In the time that NYC went from around 800 cases to over 3,000, the Bay Area’s case numbers increased only around 300-400. And even now, things are relatively calm here. Keep in mind, the divergence in responses at the time was controversial.
Big question: Why is California doing stay-at-home order and NYC, denser and with more confirmed tests so far, ;hol… https://t.co/vcqiSaQWGH— adam nagourney (@adam nagourney)1584670406.0
Ten days later, not really much to discuss, is there?
Here’s the thing, at least New York shut down. And New Yorkers are the longest-lived people in the country—they are healthiest, from walking everywhere, to a lack of elevators and escalators in old apartment buildings, to low rates of obesity, to a world-class healthcare system.
The city is slammed with cases right now, and the worst is yet to come, but there are ongoing efforts to “flatten the curve”—the slow and extend the transmission of the diseases, so that hospitals aren’t slammed with patients all at once. What happens as the disease spreads to less healthy areas of the country (which is almost everywhere else)?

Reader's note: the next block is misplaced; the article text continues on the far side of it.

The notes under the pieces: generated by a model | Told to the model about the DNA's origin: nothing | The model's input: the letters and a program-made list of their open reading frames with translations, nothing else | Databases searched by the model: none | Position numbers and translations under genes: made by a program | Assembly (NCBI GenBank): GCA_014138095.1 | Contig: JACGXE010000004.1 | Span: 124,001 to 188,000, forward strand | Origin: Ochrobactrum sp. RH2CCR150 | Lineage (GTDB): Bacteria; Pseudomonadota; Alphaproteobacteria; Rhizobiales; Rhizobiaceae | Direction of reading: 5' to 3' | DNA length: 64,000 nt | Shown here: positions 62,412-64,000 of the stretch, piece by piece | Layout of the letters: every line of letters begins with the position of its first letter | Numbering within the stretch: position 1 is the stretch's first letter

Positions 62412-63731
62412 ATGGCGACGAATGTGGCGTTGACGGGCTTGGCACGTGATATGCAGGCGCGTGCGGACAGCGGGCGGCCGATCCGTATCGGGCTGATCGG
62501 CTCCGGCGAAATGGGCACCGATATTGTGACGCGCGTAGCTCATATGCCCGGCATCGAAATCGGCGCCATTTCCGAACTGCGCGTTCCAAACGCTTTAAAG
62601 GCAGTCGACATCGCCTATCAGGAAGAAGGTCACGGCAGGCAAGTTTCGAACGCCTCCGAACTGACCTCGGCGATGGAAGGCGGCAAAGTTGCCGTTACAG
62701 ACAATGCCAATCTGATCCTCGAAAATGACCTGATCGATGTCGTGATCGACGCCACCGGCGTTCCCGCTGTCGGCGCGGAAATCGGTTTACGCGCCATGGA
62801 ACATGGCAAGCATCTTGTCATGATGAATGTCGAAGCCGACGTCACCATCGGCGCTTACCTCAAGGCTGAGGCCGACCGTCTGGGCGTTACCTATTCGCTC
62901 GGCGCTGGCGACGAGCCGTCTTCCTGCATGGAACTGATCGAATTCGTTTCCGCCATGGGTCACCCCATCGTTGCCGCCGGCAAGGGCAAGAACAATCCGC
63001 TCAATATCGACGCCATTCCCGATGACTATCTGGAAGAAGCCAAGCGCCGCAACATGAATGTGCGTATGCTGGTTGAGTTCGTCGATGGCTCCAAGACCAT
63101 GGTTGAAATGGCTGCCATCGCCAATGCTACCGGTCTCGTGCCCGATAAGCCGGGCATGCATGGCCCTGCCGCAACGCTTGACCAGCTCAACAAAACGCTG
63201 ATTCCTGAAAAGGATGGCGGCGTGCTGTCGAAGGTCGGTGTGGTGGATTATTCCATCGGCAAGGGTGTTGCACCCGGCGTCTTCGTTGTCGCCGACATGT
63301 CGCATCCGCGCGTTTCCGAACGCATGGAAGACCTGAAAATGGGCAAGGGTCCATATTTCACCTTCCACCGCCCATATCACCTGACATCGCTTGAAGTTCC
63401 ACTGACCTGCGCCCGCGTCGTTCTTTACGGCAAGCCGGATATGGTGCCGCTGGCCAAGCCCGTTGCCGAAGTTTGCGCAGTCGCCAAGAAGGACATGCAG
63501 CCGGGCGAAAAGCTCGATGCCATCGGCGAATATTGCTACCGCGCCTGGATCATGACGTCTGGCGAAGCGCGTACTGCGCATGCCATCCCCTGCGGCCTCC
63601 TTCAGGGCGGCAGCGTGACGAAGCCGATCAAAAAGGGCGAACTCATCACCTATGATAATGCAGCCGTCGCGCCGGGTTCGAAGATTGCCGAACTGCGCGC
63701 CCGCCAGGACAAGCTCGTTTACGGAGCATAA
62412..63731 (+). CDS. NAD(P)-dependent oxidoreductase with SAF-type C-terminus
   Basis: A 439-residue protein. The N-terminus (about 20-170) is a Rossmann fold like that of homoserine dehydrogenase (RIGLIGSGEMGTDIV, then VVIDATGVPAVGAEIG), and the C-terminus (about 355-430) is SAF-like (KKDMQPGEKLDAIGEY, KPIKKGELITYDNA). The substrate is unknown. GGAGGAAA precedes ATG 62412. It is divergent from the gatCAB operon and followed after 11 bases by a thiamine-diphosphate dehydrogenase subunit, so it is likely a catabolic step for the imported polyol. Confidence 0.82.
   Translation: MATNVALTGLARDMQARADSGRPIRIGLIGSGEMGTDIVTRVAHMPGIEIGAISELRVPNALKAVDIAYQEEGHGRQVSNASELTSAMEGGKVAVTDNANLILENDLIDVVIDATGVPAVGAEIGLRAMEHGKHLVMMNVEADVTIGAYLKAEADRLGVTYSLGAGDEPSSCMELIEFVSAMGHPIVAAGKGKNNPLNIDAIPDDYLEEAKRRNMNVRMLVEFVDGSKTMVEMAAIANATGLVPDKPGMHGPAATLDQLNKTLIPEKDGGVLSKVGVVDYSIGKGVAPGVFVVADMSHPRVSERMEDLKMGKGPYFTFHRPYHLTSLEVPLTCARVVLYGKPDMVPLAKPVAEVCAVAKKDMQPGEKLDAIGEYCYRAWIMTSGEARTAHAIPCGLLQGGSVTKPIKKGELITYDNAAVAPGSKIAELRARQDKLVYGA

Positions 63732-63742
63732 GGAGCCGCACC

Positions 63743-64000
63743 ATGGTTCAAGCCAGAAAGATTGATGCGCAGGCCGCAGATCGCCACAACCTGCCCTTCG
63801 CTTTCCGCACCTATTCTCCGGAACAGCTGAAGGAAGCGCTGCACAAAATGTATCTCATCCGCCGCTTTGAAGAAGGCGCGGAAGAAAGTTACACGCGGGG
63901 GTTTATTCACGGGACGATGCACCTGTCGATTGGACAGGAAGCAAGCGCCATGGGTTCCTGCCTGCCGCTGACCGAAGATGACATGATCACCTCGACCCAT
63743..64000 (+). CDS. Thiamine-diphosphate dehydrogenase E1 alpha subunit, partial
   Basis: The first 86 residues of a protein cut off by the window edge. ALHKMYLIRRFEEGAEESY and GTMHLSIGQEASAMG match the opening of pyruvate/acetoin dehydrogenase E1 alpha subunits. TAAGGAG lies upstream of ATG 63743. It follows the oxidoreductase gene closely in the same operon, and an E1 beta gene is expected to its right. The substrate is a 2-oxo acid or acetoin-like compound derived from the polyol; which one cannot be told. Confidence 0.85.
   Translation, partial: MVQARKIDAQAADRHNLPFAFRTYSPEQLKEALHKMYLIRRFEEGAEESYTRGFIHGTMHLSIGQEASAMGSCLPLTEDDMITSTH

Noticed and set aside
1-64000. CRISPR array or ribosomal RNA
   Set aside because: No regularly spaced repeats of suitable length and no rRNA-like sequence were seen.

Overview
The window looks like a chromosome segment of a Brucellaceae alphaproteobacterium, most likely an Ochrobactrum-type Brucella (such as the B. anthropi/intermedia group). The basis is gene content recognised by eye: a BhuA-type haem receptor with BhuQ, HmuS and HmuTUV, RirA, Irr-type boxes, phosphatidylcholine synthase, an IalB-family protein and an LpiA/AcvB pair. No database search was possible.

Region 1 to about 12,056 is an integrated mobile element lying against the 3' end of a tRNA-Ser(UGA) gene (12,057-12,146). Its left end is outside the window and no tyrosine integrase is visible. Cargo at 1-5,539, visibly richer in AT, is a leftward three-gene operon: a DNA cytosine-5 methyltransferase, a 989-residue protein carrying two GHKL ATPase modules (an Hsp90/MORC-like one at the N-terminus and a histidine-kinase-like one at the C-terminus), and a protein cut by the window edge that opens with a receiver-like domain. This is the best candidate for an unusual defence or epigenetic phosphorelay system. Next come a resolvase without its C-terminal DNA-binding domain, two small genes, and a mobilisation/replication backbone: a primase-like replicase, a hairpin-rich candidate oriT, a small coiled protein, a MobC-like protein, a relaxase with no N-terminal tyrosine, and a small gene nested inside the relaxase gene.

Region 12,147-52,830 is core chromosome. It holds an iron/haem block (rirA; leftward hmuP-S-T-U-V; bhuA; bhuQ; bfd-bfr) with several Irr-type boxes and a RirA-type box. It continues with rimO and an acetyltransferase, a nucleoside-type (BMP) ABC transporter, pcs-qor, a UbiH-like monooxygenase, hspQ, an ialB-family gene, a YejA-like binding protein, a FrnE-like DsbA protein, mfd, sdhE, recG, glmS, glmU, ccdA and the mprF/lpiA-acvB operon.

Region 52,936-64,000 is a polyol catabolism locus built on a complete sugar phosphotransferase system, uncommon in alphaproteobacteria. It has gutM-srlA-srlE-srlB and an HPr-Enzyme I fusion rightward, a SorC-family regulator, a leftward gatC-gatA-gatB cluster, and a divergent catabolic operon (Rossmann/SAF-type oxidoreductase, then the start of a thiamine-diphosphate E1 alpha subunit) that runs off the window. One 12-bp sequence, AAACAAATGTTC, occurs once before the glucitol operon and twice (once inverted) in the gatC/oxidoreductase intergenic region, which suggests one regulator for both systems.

Here’s a map of states that still aren’t doing shit:
The green states have shut down. Those orange and red states? They aren’t taking this pandemic seriously. And if you want to be terrified, go to that site and click through state by state. What they have done is run a model that predicts how many people will die in each state with various measures enacted.
Horrifying, yes. But it gets so much worse for states that still haven’t shut down:
|STATE||DEATHS (SOCIAL DISTANCING)|